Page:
Saturday, June 3, 2006
Christine Jolls; a teacher and scholar in employment law, law and economics, and behavioral law and economics; will join the Yale Law School faculty as of July 1, 2006.
Professor Jolls has been Professor of Law at Harvard since 2001, where she has taught employment law and contracts, and won the Dean’s teaching award in Spring of 2003. A Phi Beta Kappa graduate of Stanford University, where she majored in English and Quantitative Economics, and Harvard Law School (magna cum laude), where she won the John M. Olin Prize in Law and Economics, Professor Jolls earned a Ph.D. in economics from the Massachusetts Institute of Technology, and joined the Harvard faculty in 1994. She served as a law clerk for Judge Stephen F. Williams of the D.C. Circuit, and then for U.S. Supreme Court Justice Antonin Scalia, before returning to the Harvard faculty in 1997.
- Peer Zumbansen (photo above), The Parallel Worlds of Corporate Governance and Labor Law (34).
- Laurence R. Helfer, Understanding Change in International Organizations: Globalization and Innovation in the ILO (24).
- Alan Hyde, A Stag Hut Account and Defense of Transnational Labor Standards - A Preliminary Look at the Problem (18).
- Marie-Jeanne Moreau, Restructuring and the European Works Council (16).
- Bengt R. Holmstrom, Pay Without Performance and the Managerial Power Hypothesis: A Comment (102).
- J. Michael Orszag & Neha Sand, Pensions: Corporate Finance & Capital Markets (96).
- Brian K. Powell & Richard A. Bales, HIPAA as a Political Football and Its Impact on Informal Discovery in Employment Litigation (92).
- Katherine V.W. Stone, Legal Protections for Workers in Atypical Employment Relationships (71).
- Elizabeth Rose Schlitz, Motherhood and the Mission: What Catholic Law SChools Could Learn From Harvard About Women (46).
Friday, June 2, 2006
Here's a situation you don't see every day in the world of employment discrimination law. Apparently, a business owner in Oklahoma was sued by three subordinate female employees for sexual harassment. Although the business owner denied the allegations, he ended up settling the case for $65,000. So far, not that unusual.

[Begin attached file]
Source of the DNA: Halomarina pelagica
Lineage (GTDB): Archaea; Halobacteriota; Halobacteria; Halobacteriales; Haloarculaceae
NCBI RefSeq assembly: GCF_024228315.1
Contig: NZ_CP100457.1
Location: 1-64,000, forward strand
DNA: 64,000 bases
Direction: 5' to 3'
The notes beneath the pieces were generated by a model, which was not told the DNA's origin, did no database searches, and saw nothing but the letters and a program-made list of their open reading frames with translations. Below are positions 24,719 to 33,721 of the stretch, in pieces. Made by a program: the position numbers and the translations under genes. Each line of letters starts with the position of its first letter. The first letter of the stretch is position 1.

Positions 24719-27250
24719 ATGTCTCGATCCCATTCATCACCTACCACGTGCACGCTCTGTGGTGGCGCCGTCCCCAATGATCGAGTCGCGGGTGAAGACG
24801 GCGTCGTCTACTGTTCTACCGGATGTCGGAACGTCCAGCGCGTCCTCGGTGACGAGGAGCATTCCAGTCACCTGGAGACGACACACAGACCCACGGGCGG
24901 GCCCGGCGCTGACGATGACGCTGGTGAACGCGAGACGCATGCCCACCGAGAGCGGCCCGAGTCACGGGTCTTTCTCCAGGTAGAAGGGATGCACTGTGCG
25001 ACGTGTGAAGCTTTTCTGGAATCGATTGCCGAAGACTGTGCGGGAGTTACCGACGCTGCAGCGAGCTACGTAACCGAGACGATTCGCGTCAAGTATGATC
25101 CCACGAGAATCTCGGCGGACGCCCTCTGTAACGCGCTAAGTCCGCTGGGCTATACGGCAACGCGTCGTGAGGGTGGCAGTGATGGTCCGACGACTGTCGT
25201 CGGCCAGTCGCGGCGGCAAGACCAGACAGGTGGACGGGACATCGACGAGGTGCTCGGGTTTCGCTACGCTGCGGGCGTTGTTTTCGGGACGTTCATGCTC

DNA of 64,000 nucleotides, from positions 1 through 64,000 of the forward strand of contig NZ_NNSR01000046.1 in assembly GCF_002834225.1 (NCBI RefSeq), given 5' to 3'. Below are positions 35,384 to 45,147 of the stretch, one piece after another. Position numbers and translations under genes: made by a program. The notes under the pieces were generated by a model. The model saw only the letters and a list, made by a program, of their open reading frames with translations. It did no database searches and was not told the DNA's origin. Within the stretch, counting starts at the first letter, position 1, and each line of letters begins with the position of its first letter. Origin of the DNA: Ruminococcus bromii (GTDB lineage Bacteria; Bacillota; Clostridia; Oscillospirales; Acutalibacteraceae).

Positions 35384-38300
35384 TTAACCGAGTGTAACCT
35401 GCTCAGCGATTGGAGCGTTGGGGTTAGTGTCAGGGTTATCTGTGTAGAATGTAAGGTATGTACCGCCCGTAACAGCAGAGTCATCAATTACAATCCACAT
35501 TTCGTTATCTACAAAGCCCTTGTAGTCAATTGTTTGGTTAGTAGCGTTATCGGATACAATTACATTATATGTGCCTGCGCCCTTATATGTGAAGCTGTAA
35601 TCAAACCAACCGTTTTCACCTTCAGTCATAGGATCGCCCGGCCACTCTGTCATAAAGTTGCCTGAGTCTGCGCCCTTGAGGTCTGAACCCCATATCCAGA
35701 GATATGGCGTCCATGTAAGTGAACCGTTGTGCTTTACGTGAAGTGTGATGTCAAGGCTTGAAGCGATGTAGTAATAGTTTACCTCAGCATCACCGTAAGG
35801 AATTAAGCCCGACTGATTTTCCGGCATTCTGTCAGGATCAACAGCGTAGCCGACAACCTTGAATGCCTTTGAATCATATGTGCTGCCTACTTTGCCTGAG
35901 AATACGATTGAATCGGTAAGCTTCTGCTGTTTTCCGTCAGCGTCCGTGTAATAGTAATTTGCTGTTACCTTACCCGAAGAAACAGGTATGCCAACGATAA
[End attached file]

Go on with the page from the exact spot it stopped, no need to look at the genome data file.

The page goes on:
Now comes word that the business man is suing the EEOC in tort for more than $2.5 million, claiming the EEOC’s investigation
last year was inaccurate and unfair. He also claims that he suffered “severe emotional distress,” citing damage to his
health, his marriage and his business, as well as a “loss of faith” in
local representation of the federal government, according to his attorney.
Now, as much as it pains me to see someone lose faith in the local representation of the federal government, I'm pretty sure this claim is probably going nowhere, either dismissed for lack of subject matter jurisdiction or for failure to state a claim for which relief can be granted.
The court in Uberoi v. EEOC, 180 F. Supp. 2d 42 (D.D.C. 2001) probably explained best why principles of sovereign immunity are not going to permit any monetary recovery in a case like this:
Under the doctrine of sovereign immunity, the United States is immune from suit and may define the conditions under which it will permit actions against itself . . . . Waivers of sovereign immunity must be "unequivocally expressed" in "statutory text," . . . , and "[waivers] are not to be implied."
[C]ourts have held that "claims for money damage against the EEOC are barred by sovereign immunity," Clissuras v. EEOC, 1990 WL 96754, *4 (S.D.N.Y.1990); see also McCartin v. Norton, 674 F.2d 1317, 1321-22 (9th Cir.1982) . . . . Moreover, as discussed above, when a court is uncertain whether the government has waived sovereign immunity, the court must assume that immunity has not been waived.
So, in short, I would be surprised if this case makes it by an initial motion to dismiss. Any disagreement out there? In fact, is it so obvious that this case is a non-starter that the attorney should be sanctioned under Rule 11 for filing such a frivolous claim?